Parent–Child Interactions as a Source of Parent Cognition in the Context of Child Maltreatment

  • Maria Manuela CalheirosEmail author
  • Leonor Rodrigues


This chapter describes how violence lies in the maltreatment of children, focusing on one key factor of this phenomenon: Caregivers’ cognition in parent–child interactions. After reviewing literature on different sources of variability in these cognitions as well as on the importance of caregiver cognition for the explanation of maltreatment, the chapter presents original research with a sample of abusive mothers. This study tests how much previous experiences with the child in focus and other children, as well as current perceptions of the child may influence abusive mothers’ values, beliefs, and situational attributions. With some exceptions results seem to indicate that previous experience is much less important than current perceptions of the child, and if there is any impact of previous experience it is there rather because it shapes current perception as well. In their own way, these results underline the value that a social-psychological approach has for the understanding of child maltreatment.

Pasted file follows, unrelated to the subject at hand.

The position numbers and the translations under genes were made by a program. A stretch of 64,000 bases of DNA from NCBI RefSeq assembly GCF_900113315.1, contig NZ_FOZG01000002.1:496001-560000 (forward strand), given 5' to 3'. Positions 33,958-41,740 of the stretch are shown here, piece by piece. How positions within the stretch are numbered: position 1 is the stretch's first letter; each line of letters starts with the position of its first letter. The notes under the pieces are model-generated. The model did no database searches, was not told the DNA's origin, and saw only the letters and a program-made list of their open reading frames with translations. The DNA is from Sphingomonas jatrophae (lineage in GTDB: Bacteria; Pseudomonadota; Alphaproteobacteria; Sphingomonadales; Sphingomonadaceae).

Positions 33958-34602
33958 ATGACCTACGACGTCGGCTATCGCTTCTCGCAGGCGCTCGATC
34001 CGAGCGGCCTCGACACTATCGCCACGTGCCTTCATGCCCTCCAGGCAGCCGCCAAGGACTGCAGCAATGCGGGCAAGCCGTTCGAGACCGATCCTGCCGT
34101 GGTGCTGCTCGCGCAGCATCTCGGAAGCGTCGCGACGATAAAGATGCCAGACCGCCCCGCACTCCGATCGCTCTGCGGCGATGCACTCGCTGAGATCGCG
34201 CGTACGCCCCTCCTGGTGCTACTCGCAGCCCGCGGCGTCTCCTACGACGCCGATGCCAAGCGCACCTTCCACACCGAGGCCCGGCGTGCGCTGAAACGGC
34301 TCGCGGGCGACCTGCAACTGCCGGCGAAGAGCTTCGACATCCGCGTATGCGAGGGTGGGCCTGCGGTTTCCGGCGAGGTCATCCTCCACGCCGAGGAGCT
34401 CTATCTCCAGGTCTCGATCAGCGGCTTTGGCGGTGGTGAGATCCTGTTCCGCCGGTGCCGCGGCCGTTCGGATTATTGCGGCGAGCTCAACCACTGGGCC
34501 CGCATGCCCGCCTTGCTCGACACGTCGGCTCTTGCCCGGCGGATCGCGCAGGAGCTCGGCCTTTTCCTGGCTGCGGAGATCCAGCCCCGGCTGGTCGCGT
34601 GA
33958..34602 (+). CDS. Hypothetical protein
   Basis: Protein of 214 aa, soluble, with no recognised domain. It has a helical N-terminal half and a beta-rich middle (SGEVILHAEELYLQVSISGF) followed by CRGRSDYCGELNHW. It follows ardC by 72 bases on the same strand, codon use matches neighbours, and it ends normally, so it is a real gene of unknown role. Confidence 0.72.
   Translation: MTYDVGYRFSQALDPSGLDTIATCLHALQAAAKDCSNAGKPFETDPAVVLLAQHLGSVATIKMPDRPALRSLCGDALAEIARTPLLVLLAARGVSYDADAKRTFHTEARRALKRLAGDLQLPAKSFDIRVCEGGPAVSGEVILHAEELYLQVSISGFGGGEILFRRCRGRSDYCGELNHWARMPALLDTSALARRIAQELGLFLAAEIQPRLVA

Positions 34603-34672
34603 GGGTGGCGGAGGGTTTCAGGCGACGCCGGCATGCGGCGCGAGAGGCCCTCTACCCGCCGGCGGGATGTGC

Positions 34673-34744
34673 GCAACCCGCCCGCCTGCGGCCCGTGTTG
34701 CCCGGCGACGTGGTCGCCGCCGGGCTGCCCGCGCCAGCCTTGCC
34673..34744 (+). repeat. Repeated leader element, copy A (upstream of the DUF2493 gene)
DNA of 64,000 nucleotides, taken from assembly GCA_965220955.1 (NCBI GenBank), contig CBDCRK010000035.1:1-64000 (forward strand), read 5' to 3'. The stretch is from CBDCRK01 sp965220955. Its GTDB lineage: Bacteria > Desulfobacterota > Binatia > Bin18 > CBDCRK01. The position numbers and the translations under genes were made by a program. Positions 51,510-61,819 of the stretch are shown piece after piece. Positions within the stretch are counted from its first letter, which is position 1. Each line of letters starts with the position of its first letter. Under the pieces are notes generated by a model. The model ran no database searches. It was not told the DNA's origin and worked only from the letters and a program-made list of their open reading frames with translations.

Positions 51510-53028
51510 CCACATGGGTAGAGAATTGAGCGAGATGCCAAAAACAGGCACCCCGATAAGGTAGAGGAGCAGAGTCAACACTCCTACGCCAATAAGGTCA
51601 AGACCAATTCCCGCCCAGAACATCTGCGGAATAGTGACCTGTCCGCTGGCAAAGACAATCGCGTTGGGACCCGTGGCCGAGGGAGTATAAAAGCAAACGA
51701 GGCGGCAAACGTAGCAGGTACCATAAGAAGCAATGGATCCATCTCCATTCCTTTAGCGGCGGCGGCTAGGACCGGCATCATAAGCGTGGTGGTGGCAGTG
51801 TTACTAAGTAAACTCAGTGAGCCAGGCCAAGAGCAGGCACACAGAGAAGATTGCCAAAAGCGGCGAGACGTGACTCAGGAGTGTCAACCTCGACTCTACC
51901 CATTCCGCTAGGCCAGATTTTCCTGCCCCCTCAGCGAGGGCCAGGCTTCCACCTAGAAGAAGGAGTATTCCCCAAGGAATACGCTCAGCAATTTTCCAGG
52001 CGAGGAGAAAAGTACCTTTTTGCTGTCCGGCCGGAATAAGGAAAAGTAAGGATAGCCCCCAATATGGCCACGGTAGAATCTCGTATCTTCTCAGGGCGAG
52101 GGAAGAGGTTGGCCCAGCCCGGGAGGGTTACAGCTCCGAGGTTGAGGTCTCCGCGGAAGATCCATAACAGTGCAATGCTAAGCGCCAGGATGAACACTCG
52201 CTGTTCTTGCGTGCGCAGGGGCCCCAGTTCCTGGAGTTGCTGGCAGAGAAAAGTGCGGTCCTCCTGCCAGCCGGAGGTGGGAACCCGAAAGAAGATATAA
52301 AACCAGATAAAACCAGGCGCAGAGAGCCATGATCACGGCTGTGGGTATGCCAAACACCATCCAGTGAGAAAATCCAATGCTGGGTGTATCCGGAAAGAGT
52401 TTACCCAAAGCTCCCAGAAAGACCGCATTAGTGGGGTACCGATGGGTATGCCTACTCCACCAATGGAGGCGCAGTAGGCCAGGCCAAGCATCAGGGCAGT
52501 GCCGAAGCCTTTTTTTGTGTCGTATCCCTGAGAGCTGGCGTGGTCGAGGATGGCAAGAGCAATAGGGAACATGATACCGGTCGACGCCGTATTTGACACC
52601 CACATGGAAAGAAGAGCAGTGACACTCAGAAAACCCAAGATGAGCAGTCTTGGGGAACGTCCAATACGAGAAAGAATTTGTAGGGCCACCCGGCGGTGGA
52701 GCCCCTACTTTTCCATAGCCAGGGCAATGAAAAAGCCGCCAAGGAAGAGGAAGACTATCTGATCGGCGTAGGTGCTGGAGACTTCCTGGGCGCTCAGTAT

Social development psychology Parent–child interactions Maternal beliefs Child maltreatment 



Preparation of this chapter was supported by Portuguese Foundation for Science and Technology (FCT) Grant # PRAXIS XXI (BD/2611/94) awarded to Maria Manuela Calheiros. The authors would like to thank the careful text review provided by Sven Waldzus.


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© Springer International Publishing Switzerland 2016

Authors and Affiliations

  1. 1.Instituto Universitário de Lisboa (ISCTE-IUL), CIS-IULLisbonPortugal
  2. 2.Institute of Social Sciences (ICS-ULisboa)University of LisbonLisbonPortugal

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